If you suspect your child or someone else’s child has been a victim of sexual abuse then you must report it to the police or social services. If your child or a child you know discloses any form of sexual abuse,.
Child sexual abuse is any form of sexual activity with a child by an adult, or by another child where there is no consent or consent is not possible; or by another child who has power over the child. By this definition, it is possible for a child to be sexually abused by another child who is older or younger than the victim.
Parents should be aware that nowadays teens and older children are known to sexually assault other teens and children – some considerably younger than themselves.
Sexual abuse includes, but is not limited to, showing a child pornographic materials, placing the child’s hand on one’s genitals, touching a child’s genitals, and/or penetration of any orifice of a child’s body (mouth, vagina, anus) with a penis, finger, or an “proxy” object of any sort. Penetration does not have to occur for it to be sexual abuse.
Sexual abuse can take a number of different forms, including:
- Enticing or forcing a child to engage in fondling, masturbation, oral or anal intercourse or sexual intercourse.
- Making a child observe or act out inappropriate sexual behavior
- Showing a child pornographic books, videos or photographs or engaging them in inappropriate discussion about sexual matters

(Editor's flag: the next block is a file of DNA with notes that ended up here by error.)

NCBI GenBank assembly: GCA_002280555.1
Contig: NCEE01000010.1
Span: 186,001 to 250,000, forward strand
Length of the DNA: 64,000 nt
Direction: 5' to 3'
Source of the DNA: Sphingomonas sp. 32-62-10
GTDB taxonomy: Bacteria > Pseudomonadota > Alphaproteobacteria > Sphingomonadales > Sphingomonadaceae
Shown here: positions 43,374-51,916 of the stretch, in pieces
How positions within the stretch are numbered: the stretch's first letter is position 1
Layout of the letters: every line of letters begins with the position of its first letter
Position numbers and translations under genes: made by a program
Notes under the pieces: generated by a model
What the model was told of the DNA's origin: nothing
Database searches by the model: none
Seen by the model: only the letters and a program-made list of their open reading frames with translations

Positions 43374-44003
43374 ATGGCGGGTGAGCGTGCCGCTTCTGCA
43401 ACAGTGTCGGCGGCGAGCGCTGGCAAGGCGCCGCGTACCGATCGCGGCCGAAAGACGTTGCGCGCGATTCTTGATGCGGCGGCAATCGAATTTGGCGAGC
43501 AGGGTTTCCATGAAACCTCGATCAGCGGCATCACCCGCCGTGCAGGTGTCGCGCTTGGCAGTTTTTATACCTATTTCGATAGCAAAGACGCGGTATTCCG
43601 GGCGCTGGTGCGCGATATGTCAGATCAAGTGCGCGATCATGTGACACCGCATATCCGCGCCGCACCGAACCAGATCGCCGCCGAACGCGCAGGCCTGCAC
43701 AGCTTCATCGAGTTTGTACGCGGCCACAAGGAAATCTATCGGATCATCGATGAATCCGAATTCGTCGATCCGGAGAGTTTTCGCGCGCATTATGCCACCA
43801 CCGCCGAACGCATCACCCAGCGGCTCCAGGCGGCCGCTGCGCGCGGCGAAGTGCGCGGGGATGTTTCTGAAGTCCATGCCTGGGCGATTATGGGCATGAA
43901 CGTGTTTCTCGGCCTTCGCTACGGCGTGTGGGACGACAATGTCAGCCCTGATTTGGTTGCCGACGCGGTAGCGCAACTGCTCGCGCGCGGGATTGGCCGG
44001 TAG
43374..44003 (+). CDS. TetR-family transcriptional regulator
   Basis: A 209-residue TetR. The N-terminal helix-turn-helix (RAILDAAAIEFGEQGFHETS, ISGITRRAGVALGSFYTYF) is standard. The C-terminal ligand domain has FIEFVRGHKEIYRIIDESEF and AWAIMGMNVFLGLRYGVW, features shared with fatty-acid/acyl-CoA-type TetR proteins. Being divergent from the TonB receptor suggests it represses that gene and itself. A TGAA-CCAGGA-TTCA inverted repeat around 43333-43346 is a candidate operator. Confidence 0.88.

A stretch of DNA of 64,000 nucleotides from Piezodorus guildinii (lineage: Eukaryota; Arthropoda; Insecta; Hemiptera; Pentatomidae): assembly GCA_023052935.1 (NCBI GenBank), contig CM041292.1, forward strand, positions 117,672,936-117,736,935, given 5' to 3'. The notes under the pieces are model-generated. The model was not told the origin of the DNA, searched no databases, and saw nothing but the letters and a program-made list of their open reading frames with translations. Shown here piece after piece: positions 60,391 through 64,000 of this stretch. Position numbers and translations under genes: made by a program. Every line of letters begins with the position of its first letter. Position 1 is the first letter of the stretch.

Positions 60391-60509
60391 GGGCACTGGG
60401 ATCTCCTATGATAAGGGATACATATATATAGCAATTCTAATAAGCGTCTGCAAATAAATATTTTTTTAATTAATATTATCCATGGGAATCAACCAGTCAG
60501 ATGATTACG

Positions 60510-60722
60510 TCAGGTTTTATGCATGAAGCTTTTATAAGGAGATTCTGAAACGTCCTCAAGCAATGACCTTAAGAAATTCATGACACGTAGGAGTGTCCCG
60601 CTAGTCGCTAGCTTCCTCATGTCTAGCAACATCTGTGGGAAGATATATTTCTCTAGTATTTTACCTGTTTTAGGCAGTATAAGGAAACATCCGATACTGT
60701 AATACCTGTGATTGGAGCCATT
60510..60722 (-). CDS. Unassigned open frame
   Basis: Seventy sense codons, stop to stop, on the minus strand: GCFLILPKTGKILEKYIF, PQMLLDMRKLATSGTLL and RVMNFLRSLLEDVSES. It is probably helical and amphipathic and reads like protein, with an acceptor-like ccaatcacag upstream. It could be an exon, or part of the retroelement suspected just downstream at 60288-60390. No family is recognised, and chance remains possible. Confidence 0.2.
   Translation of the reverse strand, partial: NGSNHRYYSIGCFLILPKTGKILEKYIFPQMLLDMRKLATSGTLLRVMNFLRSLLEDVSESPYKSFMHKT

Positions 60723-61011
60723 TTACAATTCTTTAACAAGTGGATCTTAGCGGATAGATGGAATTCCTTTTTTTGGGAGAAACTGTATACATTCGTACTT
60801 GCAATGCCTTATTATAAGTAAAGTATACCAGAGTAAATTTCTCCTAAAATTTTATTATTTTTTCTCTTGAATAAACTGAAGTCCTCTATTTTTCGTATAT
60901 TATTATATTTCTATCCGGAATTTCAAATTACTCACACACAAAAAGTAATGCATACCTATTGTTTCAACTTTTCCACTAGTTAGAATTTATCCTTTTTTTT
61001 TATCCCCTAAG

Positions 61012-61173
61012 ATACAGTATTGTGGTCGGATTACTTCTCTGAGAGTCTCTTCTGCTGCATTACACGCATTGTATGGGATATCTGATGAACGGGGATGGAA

- Meeting a child following sexual “grooming”, which is when an abuser builds up a relationship with a child with the intention of abusing them at some stage.
- It is impossible to describe a typical sex abuser; they do not look different to other people and they behave in a variety of ways; an abuser may be a man or woman or another child or adolescent
Research shows that children are more likely to be sexually abused by someone they know including relatives, family friends and people in positions of trust than by a stranger.
Children do not always tell about abuse and it can continue for years undetected.
Do you feel your child has been sexually abused or assaulted in some way?
It is important to provide a safe environment for the child where they can talk to you or another trusted adult. Try to remember to:
- Listen to them and don’t ask for details.
- Believe what they are saying.
- Allow them to say what they feel and cry when they want to cry.
- Keep calm and reassure them.
- Don’t make any promises you can’t keep – like saying you won’t tell anyone or that nothing will happen to the abuser.
- Take care of yourself, hearing a child discuss what has happened to them can be distressing, speak to a professionally trained counsellor so you can fully support the child
- Do not despair or panic – we are here to help
- Your child is our main concern
- We will support you and your child at every step
If you do give us your contact details or, provide identifiable information, we will usually keep your contact with us completely confidential. However, in certain circumstances we may have to share information with another agency (e.g. social services, police or the ambulance service) in order to protect you, or another person. This will apply if:-
- you are a child or young person under 18 who has experienced, or is at risk of, serious harm or
- you provide information about a child or young person under 18 who has experienced, or is at risk of, serious harm or,
- we feel you are a vulnerable adult who has experienced, or is at risk of, serious harm or,
- you provide information about a person we feel may be a vulnerable adult who has experienced, or is at risk of, serious harm.
The person you speak to will be happy to discuss this in more detail. Whenever possible we will advise you before any breach of confidentiality is made.